Despite the disappointing start to the manufacturing and production of the Model 3, shares of Tesla still managed to rally on Wednesday.
Reports have revealed that the American car maker has missed production targets once again. Tesla reported that they were able to produce only 260 of its 1,600 expected manufacture of Model 3 cars during the third quarter. 220 Model 3s were also manufactured last August, coming up far short of its promised delivery of 1,500. Tesla delivered a total of 26,150 vehicles during the third quarter.
However, instead of the expected response – stocks going down due to repeated missed delivery expectations – to the news, Tesla stocks rose by nearly 2% this Wednesday, climbing to $358.62.
According to an analyst, Tesla stock became the most profitable sector last September. They further noted that “short risk in the Auto Manufacturer Sector is spread around the globe with $33.6 billion at risk and only $13.1 billion of that in the U.S.”
Analysts also cited that high production quality as the possible reason why Tesla was not able to meet the expected number of manufactured models, explaining that Tesla enjoys “economies of scale” from its Gigafactory which ensued to packing more power in its batteries. The result is a $140 per mile range for the Model 3 compared to an estimated $236 per mile range of other competitors.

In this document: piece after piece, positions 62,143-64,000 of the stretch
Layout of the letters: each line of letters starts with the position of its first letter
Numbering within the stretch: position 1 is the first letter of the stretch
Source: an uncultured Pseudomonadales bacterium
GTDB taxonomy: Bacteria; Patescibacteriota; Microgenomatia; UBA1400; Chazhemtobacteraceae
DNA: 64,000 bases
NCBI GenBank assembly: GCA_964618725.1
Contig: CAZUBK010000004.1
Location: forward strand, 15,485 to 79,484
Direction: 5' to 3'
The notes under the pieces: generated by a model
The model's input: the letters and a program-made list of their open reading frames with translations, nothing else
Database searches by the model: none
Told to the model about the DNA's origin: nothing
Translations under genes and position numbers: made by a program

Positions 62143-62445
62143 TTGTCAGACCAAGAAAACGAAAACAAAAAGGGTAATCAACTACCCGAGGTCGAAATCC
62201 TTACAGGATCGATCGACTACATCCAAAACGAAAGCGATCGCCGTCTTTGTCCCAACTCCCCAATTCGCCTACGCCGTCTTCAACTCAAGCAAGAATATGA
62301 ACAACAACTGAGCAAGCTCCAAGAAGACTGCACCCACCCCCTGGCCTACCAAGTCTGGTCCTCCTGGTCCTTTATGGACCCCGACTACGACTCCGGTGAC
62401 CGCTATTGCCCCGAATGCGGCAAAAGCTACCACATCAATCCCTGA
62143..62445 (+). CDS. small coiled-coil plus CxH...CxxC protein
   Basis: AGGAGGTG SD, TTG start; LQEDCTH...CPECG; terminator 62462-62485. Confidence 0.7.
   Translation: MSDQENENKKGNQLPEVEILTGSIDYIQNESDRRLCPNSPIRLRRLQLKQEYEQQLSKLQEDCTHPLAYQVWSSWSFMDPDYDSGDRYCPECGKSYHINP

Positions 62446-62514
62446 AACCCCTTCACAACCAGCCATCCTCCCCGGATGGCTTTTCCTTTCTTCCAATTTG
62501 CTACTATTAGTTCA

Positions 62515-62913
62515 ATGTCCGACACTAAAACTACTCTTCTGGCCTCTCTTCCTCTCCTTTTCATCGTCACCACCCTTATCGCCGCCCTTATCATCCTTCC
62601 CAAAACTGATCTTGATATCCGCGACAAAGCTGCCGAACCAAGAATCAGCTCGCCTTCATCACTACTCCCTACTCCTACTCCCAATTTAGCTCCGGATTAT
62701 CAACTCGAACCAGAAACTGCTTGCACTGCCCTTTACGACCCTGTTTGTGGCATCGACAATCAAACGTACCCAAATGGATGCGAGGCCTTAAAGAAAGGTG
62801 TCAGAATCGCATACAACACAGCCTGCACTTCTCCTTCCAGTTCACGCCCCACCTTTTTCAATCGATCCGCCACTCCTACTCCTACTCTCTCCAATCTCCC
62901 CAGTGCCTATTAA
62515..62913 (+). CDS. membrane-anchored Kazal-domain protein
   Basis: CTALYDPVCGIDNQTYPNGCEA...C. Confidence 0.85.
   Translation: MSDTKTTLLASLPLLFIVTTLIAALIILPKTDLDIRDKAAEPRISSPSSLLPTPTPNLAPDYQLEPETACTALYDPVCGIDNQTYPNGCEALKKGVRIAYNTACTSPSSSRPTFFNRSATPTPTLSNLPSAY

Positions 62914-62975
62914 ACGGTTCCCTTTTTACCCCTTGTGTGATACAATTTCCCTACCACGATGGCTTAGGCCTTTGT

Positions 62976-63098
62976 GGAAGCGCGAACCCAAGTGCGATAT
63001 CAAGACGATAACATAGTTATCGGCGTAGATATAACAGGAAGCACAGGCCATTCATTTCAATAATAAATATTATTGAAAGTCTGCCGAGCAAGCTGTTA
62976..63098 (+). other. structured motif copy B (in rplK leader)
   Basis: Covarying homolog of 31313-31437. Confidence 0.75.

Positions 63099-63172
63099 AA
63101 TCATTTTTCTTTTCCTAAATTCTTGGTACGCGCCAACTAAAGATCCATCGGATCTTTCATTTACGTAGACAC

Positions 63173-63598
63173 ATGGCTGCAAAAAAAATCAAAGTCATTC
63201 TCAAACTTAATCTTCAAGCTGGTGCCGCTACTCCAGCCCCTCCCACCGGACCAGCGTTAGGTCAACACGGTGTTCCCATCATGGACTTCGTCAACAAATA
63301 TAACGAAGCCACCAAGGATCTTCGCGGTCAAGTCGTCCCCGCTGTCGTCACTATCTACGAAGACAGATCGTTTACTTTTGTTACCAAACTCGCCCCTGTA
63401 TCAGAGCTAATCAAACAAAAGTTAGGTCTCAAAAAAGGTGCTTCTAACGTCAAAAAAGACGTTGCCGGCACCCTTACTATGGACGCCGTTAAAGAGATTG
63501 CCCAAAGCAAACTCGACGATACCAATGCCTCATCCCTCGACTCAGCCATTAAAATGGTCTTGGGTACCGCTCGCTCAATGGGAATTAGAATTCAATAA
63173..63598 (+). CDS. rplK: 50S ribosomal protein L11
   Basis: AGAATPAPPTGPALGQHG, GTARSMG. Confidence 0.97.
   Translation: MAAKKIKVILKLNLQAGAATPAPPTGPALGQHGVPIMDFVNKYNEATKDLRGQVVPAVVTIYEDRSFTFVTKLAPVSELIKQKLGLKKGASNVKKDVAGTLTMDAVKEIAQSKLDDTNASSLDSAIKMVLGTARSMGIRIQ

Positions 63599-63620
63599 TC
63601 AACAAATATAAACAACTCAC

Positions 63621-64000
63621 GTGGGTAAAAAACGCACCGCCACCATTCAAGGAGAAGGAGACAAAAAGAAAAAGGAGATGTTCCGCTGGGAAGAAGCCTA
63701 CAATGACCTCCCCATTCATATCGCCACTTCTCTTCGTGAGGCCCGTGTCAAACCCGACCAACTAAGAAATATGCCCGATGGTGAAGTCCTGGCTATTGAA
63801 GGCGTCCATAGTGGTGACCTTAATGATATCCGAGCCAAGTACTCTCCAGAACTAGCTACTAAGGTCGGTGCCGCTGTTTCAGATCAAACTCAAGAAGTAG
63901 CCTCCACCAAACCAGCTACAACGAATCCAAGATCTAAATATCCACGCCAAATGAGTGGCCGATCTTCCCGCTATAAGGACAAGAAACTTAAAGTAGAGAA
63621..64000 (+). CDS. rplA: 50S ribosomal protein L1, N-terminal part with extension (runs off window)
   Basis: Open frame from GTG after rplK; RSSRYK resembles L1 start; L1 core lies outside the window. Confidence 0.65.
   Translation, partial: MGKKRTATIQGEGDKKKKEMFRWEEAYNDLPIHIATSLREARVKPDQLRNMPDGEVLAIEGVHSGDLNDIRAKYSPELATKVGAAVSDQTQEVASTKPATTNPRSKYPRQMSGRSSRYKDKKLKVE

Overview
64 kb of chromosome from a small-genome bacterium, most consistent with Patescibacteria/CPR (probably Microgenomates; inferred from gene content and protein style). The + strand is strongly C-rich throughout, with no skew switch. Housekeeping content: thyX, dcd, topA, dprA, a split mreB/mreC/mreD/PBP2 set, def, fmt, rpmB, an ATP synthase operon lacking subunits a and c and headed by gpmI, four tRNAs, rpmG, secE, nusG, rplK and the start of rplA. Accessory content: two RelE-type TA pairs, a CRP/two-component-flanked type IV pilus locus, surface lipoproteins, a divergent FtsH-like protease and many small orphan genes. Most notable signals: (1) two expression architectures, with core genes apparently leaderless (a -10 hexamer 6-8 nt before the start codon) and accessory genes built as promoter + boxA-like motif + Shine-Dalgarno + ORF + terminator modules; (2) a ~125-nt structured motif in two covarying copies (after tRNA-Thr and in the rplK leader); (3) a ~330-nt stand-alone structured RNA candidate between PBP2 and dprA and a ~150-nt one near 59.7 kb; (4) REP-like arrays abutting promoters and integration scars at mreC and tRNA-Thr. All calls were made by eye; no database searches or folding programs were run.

German carmakers, BMW and Mercedes, bet that they can beat Tesla and other start-up carmakers through a mass producing “new electric cars based on conventional vehicles.”
Electric motors have smaller size compared to petrol or diesel engines which can make newly designed electric vehicles benefit from a possibly bigger passenger space. The problem, as analysts noted, was that the smaller cars’ unique designs require dedicated production lines and new factories that sway towards the more expensive side.
BMW had a first-hand experience with this after they have poured billions into custom-built carbon-fiber based electric cars, the i3 and i8, yet still failed to sell the models in large numbers.
Klaus Froehlich, BMW research, and development chief stated, “It is easy to build an electric car. It is difficult to earn money with it.”
After Tesla offered its cheaper Model 3, BMW made a U-turn strategy to build more electric cars, pledging to create a battery-powered version of their regular models.
BMW is also gearing to launch an all-electric version of its popular X3 off-roader, while Mercedes-Benz will release their electric EQ, based on its best-selling SUV, the GLC. The electric cars will launch in 2020 and 2019 respectively.
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